Gillman BarracksModern Art in a Military Setting
Housing a plethora of art works from emerging and established artists, including Yayoi Kusama and Zhang Enli, these simple spaces offer a quieter, more introspective alternative to the swarming galleries of the central city.
Rain falls over Gillman Barracks. It descends slowly, in thick folds. Bulbous, globular tears. The kind that fill mud cracks and soak through shoes. Like beads of olive oil they drip lazily. Teetering on windowsills and flowing languidly down ripe fern leaves. The great wall of rain trees that unfurls over the surrounding valley muffles the murmur of the city. A distant sea breeze is stifled by the heavy air. Gillman’s scattered dice of ivory buildings litter the undulating slopes of the estate. Ice cubes in a jungle, their white stucco walls glimmer wanly against the murky backdrop of the forest.
Singapore is used to sudden, hammering downpours. Tropical storms that scream themselves hoarse for a couple of minutes then retreat bashfully for the remainder of the afternoon. The water from these tantrums is the lifeblood of the city. When there was a drought this January (the longest on record), Singapore turned from green to brown and cabinet members considered calling a national emergency. Despite this strong reliance on precipitation, locals seem to detest the regular downpours. Since the tap hasn’t been turned off properly today, the walkways of Telok Blangah Hill Park leading to Gillman are deserted.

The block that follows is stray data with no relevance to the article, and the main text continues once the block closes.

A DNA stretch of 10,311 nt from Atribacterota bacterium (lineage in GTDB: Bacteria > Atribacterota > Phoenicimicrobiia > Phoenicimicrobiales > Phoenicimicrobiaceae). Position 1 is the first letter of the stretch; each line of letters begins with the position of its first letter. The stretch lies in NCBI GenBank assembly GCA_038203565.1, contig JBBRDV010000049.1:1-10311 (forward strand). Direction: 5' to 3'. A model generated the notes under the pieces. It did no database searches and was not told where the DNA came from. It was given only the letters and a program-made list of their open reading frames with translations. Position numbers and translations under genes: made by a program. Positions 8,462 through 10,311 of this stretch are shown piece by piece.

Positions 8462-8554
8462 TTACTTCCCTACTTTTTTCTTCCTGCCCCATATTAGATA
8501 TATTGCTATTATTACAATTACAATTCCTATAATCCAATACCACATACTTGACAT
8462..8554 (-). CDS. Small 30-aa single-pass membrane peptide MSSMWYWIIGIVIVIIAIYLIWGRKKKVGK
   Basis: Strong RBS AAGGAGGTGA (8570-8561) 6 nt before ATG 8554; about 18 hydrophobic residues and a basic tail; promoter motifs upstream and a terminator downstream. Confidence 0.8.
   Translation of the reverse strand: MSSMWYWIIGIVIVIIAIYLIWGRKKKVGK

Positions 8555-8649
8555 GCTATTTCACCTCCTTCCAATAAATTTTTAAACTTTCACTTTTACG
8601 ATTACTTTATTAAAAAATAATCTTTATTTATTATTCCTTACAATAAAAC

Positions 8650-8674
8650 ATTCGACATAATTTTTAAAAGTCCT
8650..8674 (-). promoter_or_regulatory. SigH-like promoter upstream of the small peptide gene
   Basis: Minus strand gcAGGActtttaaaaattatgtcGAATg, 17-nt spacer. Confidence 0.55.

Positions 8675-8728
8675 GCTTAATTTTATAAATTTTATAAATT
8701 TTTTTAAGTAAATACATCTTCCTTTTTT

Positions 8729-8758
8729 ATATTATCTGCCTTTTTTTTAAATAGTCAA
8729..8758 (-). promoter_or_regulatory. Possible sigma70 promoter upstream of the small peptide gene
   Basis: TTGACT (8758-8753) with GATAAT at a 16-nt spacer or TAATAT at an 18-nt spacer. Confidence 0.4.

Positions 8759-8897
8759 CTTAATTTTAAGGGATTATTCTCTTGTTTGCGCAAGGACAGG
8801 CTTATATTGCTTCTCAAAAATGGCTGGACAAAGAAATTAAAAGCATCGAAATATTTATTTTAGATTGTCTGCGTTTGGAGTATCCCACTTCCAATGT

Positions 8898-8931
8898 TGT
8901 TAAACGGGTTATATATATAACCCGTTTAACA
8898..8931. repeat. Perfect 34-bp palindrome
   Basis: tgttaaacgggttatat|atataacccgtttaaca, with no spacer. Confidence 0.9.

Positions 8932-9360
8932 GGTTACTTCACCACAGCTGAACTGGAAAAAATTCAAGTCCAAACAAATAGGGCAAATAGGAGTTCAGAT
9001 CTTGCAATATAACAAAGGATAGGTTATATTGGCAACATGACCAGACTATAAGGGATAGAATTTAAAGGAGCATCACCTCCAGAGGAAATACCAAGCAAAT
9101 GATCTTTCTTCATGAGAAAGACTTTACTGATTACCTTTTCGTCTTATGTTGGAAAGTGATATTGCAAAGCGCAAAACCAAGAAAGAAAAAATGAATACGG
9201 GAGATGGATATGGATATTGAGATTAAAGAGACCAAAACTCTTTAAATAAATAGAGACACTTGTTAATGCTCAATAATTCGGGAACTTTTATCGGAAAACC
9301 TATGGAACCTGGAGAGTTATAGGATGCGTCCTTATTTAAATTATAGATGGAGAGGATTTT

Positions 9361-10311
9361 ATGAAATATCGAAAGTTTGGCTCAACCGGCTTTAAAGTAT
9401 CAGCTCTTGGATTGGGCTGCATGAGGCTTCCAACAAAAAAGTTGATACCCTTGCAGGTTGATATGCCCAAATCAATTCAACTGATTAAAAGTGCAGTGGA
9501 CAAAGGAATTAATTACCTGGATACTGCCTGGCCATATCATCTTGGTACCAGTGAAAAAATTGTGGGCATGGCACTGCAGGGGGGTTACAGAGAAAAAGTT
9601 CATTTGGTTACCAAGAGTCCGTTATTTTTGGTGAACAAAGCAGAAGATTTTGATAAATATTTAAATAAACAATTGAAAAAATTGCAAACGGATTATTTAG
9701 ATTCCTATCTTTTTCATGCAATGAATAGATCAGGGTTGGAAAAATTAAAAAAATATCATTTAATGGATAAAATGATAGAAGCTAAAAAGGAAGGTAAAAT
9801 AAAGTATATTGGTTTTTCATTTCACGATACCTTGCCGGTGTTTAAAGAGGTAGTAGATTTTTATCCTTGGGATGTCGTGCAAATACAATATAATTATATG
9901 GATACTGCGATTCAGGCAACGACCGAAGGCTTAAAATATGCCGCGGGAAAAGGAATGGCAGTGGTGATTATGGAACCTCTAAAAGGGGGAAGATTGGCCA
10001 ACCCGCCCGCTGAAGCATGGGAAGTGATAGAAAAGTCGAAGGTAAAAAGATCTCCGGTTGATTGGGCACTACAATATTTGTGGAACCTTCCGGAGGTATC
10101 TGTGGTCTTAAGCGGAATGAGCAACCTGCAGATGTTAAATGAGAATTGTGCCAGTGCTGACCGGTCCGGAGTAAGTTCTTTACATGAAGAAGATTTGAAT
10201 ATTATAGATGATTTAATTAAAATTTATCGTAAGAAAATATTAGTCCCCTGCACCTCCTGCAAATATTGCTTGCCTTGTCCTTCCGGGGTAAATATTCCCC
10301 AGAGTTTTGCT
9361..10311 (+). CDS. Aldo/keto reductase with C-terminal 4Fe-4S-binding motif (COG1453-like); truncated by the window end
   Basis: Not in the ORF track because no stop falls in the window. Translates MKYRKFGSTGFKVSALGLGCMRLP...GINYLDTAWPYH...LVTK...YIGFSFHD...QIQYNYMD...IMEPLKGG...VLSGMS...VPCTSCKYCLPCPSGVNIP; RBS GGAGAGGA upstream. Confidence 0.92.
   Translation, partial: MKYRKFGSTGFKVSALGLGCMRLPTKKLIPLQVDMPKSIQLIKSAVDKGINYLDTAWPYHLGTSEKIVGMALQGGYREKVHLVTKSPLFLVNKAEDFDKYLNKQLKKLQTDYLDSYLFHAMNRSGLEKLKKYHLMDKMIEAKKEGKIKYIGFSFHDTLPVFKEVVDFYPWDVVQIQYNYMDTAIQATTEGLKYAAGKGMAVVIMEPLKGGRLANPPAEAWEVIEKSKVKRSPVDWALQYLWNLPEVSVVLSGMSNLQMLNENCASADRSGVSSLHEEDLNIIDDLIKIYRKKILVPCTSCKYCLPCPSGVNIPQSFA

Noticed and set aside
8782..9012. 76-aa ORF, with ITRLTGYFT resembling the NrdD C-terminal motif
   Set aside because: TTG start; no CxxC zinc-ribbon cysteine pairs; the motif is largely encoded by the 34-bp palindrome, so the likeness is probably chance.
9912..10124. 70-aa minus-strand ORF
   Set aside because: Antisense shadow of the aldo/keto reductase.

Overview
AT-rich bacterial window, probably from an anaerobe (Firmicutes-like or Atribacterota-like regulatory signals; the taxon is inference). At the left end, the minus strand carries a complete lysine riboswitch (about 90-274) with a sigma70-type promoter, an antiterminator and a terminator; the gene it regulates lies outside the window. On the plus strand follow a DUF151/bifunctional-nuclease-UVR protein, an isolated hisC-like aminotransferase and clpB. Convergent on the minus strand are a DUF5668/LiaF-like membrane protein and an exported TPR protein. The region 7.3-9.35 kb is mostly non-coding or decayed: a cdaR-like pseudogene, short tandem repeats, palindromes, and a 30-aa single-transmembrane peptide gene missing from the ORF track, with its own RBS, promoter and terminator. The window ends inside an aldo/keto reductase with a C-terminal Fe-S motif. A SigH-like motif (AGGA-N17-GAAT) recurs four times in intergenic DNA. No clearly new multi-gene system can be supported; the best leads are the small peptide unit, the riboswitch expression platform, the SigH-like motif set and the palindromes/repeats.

Two years ago, the Singaporean government redeveloped this colonial plantation into a series of art spaces. Previously a military outpost for the British army during the Second World War, Gillman, named after the resident commanding general, is comprised of 15 arcades of varying sizes. While a great amount of refurbishment has been carried out on the estate, these starched, unadorned buildings still reflect the stripped back efficiency of the former army settlement. Housing a plethora of art works from emerging and established artists, including Yayoi Kusama and Zhang Enli, these simple spaces offer a quieter, more introspective alternative to the swarming galleries of the central city.
It is a little passed midday, and yet many of the galleries remain closed. Those that are open are monochromatic and sparingly filled. All is peaceful. Long, open corridors lie empty. A door creaks open to an abandoned studio. Dust, which in a dryer climate would hang in the air, has coagulated and is daubed like grey moss across the floor surface. Weak light filters begrudgingly through large square windows. Puddles reflect the slate grey sky. A Curator ambles quietly. Clouds of blue cigarette smoke. Discarded paint palettes, smears of umber and burnt sienna. An irregular drumbeat of rain.
This is a place where the ironed shirt of authoritarianism has become a little crumpled. There is a shy air of creativity here. Perhaps the beady eye of the government will spot it before it truly blossoms, and it will drown under the larger crowds drawn in by a steady influx of prestigious artists7. Today, however, this small hub of galleries has a Coleridgean sense of escapism. Hints of a subculture. An isolated community where imagination can be fully expressed. The rain trickles. Singapore is silent.